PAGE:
I watched my 4-year-old daughter joyfully and confidently march around the public pool, following her swim instructor and being followed by her best buddy. My daughter’s best friend is a strong-willed little boy who is capable of giving her a taste of her own sass; he is also sweet and kind (perhaps just smart) and usually gives in to her demands or requests. But preschool drama aside, they genuinely love and take care of each other. They are each other’s safety net in new situations and they speak in a form of shorthand only they can understand. My partner and I and his parents hope they get married someday.
I watched her at a picnic table at the park next to the pool. My 2-year-old twin boys were sitting across from me, eating their snack and flanked by their “cousins.” I only use quotes to signify to you that blood is not involved in this relationship. The girls on each side of my boys are two of our best friends’ daughters. My partner and I are aunties to them, and their parents are our kids’ aunt and uncle. We have defined our family by the people in our lives and by the love in those relationships.
After my motherly instinct to scan the park and pool for signs of distress, I looked at my phone with the thinly veiled excuse of checking the time. Checking the time means seeing social media notifications, and let’s be honest, with none of my kids clawing at me for something, I’m going to spend a few minutes scrolling through headlines on my phone.
Lights, numbers, symbols, and messages were there and I knew. I knew the Supreme Court must have come to their decision on gay marriage. My world stopped, but the people around me kept running, laughing, applying sunscreen, and eating lunch. Life continues. I quickly opened Facebook and saw the words, but was too afraid to read them. What if the headlines tried to explain why gay marriage will not be made legal? What if a decision wasn’t made at all?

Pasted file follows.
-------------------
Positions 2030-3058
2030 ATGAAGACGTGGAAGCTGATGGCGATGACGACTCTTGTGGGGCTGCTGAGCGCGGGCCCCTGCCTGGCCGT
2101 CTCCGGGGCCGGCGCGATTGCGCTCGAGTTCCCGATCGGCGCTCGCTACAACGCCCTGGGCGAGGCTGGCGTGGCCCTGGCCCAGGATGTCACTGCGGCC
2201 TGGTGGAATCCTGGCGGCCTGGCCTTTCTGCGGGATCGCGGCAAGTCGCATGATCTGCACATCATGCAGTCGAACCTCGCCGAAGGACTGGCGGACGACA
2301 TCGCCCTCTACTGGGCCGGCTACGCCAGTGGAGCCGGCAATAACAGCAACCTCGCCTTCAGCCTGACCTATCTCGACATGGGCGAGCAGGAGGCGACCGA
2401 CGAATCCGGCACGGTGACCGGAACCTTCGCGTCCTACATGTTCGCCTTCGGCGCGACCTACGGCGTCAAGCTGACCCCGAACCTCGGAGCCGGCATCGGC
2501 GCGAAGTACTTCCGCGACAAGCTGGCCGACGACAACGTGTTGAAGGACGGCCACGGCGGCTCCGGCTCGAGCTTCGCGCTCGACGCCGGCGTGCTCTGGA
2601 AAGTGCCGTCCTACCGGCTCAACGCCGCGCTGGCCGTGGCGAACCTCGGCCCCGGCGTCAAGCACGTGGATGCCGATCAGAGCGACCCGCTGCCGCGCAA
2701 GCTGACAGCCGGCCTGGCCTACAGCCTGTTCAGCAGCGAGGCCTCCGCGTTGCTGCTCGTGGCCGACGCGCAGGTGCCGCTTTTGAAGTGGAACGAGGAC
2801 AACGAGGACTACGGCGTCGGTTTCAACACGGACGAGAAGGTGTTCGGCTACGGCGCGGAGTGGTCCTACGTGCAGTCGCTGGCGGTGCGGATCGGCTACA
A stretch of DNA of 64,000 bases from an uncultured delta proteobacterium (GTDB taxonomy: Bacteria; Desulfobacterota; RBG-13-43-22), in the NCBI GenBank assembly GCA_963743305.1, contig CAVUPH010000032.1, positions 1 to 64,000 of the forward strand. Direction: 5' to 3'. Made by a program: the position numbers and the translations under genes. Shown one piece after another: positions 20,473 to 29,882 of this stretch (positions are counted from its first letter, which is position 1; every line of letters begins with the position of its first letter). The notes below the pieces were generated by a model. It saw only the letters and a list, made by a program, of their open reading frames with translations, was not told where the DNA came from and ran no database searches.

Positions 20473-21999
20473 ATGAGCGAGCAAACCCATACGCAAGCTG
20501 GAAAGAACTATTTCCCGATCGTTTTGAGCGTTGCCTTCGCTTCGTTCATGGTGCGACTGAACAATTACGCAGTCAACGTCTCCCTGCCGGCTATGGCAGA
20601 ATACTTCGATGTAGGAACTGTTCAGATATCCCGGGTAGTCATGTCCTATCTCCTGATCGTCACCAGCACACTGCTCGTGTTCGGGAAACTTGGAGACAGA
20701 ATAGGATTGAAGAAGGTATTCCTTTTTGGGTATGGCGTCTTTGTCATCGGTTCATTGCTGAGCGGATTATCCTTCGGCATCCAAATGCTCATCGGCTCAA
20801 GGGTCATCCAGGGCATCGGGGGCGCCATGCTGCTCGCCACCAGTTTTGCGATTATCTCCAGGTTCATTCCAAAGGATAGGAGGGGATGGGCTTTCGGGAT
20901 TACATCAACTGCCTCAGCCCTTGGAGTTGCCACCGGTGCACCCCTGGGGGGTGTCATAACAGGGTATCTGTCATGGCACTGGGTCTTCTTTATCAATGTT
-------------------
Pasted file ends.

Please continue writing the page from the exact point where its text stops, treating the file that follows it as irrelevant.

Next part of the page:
I focused and read the Huffington Post headline: “Supreme Court Legalizes Gay Marriage Nationwide.” I blinked away a few tears to focus again. More of the same headlines filled my news feed. Gay friends, straight friends, companies, websites were all flashing the rainbow flag that symbolizes LGBTQ diversity and pride.
I looked up again and saw my boys shoving pretzel sticks into their mouths; I saw my daughter in the pool, in the arms of an instructor as she floated on a noodle and kicked her legs; I looked at my wedding band, which has been on my finger since 2001. My partner and I live in Vermont, the first state to allow civil unions and one of the first to allow gay marriage. I am married, but many gay and lesbian couples are not and, until today, could not marry.
The Human Rights Campaign has been using the hashtag #LoveCantWait to encourage people to express their support of marriage equality, as well as #LoveMustWin. Laws aside, love didn’t wait, and I have already won in love. There was no waiting when I fell in love with my partner; we have three kids together, and with civil union and marriage licenses, medical directives, and second parent adoption paperwork, we have fought and won. So have many other same-sex couples who have been driven by love. Laws, however, will protect that love and the children who fill our homes with more love.
That is what we have always wanted. Gay and lesbian couples have only ever wanted the same rights as our heterosexual neighbors, friends, and family members. We have been fighting for equality, holding our breath as we travel to places where our relationships are not recognized, and begging courts to see us as parents even when biology doesn’t say so. Love doesn’t wait. Love fights. Love will always win, even when it is beaten to the ground by ignorance, bigotry, and fear.
In the case of marriage equality, love won, but not without the help of allies, friends, and strangers willing to have open minds. And not without five out of nine judges deciding that I and all other gay and lesbian individuals deserve “equal dignity in the eyes of the law.” With the strike of a gavel, the Constitution granted us that right.
So now what? There will still be protestors, death threats, and court cases. But there will be less fighting for what is right. Equality is always right. There will be weddings and celebrations. There will be babies and growing families. There will be a sense of security and respect. The details of how all of that will happen are still murky. But as I watch my children interact with other children at the park, I am filled with hope and relief. Life progresses.
I have no idea who my daughter or her best friend will marry. But if they want to marry someone of the same gender, they can. Kids will now grow up with this being part of their lives. Marriage is for everyone. And with that message, acceptance will follow. Kindness and happiness will fall in line. Love will always win. It was so ordered.
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